Our nation’s correctional population is about 6.6 million including those individuals supervised by probation and/or parole agencies, according to the latest figures from the U.S. Bureau of Justice Statistics. Over two million of those are incarcerated and in the custody of a state or federal prison or local jail. It has been reported time and time again that inmates have greater health needs than those living in the community, including higher rates of Hepatitis C, HIV/AIDS, mental health issues and substance use disorder.
Despite that staggering reality, justice-involved individuals don’t always receive the same care that is available to those in the community. Health care access and treatment is often varied, largely dependent upon the polices of each state’s department of corrections. For example, many states differ on treatment modalities available to inmates addicted to opioids.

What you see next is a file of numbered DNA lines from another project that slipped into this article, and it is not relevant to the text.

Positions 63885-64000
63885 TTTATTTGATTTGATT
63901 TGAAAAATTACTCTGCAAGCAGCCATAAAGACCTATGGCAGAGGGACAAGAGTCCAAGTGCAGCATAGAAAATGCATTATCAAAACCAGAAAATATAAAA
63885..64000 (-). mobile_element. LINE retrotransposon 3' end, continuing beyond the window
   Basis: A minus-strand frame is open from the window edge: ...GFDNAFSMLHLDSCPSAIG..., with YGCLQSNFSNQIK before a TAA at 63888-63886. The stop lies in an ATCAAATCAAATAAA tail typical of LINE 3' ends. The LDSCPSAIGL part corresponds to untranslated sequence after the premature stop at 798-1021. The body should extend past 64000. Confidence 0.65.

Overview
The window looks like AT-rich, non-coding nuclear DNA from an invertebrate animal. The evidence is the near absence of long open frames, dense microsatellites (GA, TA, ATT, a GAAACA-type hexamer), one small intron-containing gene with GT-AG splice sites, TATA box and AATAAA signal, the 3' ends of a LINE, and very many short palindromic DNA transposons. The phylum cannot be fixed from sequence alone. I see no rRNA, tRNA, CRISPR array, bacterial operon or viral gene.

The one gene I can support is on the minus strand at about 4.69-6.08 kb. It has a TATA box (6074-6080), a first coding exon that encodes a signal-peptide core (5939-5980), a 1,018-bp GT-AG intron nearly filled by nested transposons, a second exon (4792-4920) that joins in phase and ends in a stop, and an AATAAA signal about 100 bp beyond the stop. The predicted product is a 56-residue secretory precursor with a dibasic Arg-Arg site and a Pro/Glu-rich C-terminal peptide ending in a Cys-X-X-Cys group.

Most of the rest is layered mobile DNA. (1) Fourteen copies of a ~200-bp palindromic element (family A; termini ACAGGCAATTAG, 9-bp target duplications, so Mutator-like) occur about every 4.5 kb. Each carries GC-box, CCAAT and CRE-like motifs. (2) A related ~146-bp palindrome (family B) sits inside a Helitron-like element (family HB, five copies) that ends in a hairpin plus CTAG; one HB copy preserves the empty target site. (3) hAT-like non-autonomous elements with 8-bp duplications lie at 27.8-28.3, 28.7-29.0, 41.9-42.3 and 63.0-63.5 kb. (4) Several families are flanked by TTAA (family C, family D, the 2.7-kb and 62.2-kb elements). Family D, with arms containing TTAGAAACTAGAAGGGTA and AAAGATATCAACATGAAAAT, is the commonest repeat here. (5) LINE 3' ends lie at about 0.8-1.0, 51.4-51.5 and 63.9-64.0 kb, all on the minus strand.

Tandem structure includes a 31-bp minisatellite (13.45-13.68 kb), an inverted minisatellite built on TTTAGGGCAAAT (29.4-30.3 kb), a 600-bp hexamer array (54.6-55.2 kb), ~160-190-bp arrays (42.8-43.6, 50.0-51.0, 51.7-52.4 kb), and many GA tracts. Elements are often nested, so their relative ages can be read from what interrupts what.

There is still much we can improve upon in the way we deliver care to individuals in prisons and jails across the United States. One way is to highlight advances in correctional health so that successful models can reach more members of this high-need population. UMass Medical School has been instrumental in this effort since 2007, when it launched the annual Academic & Health Policy Conference on Correctional Health.
The peer-reviewed conference is hosted by UMass Medical School and the Academic Consortium on Criminal Justice Health (ACCJH). A forum for researchers, clinicians, administrators, educators, policy makers, and grant funding leaders, the conference draws participants from more than 100 academic and correctional institutions across the globe.
The 12th Academic & Health Policy Conference on Correctional Health will be held March 21-22, 2019 at the Luxor Hotel & Casino in Las Vegas, Nevada. We will be accepting abstracts for posters and presentations until 9 p.m. Sept. 4. More information on the types of abstracts we’re seeking and how to submit are available on the conference website.